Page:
An overview of concept relationships and why they are important in Terminology –PART 2
In my previous post, I talked about hierarchical relationships, generic and partitive, which are the most easily identifiable relationships when we are structuring units of knowledge in a specialized field. But there is a type of relationship that is a bit harder to pinpoint: Nonhierarchical (associative) relationships.
ISO 1087-1: 2000 classifies relationships into two groups: hierarchical and associative. The hierarchical, as I said, include generic and partitive; associative (or nonhierarchical) include sequential, causal, and temporal relationships. However, for the sake of brevity, I will not refer to each one of these, but rather to associative relationships in general (please refer to Sources 1 and 6 for more details).
From a psychological perspective, association takes place when a person mentally associates A with B. In terminology work and other controlled vocabularies they are usually registered under “related terms”, “see also”, “see related”, or “other”. In the paper “Semantic Relationships used in Controlled Vocabularies”, Marzia Zeng points out that associative relationships are difficult to define, indeed, I have found that some of the definitions on the Internet might be confusing and even subject to debate.
Even so, if the relationship is not equivalent nor hierarchical it is probably associative, as explained by Bean and Green in their book “Relationships in the Organization of Knowledge” (see Source 1 below). So let’s not get too technical with definitions and go on to these easy examples that the Pavel Tutorial provides which, as you can see, include examples of synonymy and antonymy, common in this type of relationship:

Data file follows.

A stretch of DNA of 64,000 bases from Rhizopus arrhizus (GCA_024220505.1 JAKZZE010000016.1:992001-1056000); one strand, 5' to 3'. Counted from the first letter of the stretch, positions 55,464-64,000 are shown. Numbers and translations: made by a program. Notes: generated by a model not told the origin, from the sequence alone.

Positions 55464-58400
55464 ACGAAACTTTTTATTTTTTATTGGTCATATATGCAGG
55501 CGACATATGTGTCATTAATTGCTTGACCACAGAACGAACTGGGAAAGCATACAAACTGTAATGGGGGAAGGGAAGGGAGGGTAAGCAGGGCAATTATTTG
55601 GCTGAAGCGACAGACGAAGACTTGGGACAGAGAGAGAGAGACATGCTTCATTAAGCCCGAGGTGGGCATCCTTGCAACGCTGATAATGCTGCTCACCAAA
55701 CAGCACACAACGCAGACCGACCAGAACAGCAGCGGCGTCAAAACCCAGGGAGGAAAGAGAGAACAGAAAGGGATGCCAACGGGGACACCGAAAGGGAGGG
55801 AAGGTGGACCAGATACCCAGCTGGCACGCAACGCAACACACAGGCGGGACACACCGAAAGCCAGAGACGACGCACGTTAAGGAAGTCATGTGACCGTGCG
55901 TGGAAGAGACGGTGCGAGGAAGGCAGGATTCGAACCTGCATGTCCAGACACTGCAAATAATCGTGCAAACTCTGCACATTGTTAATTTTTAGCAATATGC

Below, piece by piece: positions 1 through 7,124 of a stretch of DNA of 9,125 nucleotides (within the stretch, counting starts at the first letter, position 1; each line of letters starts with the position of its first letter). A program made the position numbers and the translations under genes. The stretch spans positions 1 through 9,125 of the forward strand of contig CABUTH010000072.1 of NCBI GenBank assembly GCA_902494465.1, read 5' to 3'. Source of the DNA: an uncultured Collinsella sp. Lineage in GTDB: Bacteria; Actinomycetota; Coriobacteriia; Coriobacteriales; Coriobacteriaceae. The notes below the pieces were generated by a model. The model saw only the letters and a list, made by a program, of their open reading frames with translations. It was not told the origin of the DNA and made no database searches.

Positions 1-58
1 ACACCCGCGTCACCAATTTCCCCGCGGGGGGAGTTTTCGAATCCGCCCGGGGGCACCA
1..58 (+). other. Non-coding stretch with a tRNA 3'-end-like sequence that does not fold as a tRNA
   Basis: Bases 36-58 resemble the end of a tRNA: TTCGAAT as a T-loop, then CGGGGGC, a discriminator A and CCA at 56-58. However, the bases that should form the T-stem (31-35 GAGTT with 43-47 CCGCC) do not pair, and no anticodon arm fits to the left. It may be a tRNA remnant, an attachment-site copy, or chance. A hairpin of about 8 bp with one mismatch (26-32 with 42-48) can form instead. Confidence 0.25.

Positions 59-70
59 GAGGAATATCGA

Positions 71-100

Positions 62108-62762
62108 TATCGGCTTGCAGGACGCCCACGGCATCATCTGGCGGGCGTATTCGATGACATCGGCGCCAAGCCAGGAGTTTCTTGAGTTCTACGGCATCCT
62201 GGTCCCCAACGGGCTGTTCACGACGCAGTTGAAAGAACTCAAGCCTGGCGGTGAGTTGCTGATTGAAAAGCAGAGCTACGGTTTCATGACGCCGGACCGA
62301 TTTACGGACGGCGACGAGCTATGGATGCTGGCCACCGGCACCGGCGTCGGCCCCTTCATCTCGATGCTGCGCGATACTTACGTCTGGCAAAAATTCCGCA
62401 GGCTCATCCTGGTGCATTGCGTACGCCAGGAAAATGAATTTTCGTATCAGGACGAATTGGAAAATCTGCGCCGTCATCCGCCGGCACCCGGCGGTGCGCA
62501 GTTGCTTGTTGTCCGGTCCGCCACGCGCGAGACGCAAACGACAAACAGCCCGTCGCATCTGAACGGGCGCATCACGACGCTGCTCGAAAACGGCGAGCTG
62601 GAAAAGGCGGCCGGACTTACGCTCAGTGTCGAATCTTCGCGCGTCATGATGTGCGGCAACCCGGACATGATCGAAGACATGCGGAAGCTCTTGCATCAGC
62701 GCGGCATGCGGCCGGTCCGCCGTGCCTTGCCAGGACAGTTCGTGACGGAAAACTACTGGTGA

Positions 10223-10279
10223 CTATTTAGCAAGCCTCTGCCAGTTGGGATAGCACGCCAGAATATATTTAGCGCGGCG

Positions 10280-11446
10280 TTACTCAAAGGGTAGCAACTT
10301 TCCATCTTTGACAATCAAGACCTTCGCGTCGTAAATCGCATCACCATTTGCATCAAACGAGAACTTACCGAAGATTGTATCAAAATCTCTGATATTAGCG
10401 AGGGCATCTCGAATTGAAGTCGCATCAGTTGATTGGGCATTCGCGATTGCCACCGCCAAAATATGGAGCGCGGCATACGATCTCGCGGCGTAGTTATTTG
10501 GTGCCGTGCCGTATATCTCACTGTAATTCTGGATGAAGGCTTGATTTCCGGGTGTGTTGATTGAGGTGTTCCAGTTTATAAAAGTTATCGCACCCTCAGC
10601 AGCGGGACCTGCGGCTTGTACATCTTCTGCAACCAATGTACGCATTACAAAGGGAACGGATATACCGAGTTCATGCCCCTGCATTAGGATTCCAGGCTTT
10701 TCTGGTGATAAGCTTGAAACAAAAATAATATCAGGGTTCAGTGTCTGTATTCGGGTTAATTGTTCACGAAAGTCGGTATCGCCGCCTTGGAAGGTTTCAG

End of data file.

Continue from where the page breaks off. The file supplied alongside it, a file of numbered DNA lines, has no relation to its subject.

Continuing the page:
- producer-product: bake – bread
- action-result: presidential election – president elect
- action-tool: hammering – hammer
- container-contents: bottle – fruit juice
- cause-effect: humidity – mould
- opposites: winner – loser
Much better, right? For more examples, see the link below to Zeng’s publication. Associative relationships can be represented by double-headed arrows (arrow diagram), as illustrated by A. Großjean:
I have mentioned the most common relationships, but there is a third type called Equivalence Relationship (when synonymous or identical terms or names are used for the same concept). Equivalence relationships usually happen when we are dealing with multiple languages, multiple spellings, and modern and historical usage.
Take, for example, the following list of terms that refer to the same concept but have different forms: Harlem Renaissance, Negro Renaissance, New Negro Movement, Renaissance de Harlem, Renaissance-Harlem. All of these are synonyms or lexical variants. In a termbase, there is always a preferred term that is picked and the others are recorded as synonyms. Sometimes they are represented by synonym ring diagrams such as this:
Maybe a good way to wrap up this series of blog posts is by sharing the image designed by J. Paul Getty that illustrates all the relationships mentioned so far. (Note: Rhyta: a type of drinking vessel used in ancient Greece, typically having the form of an animal’s head or a horn, with the hole for drinking at the bottom.)
Tomorrow I will finish this series of posts talking about the importance of concept relationships in Terminology.
Sources and further reading:
- A. Bean and R. Green “Relationships in the Organization of Knowledge”.
- C. Bean, A Role for Controlled Vocabularies in Developing Structures for Sharing Medical Knowledge
- Getty, Paul “Relationships in Controlled Vocabularies”
- GroBjean, Ariane. Corporate Terminology Management. An approach in theory and practice.
- Harpring, Patricia Developing authority files for art information: CCO, CDWA, and the CONA model
- Lei Zeng, Marcia. Semantic Relationships used in Controlled Vocabularies. Associative Relationships
- Nuopponen, Anita.Tangled Web of Concept Relations. Concept relations for ISO 1087-1 and ISO 704
- The Pavel Tutorial on concept relationships.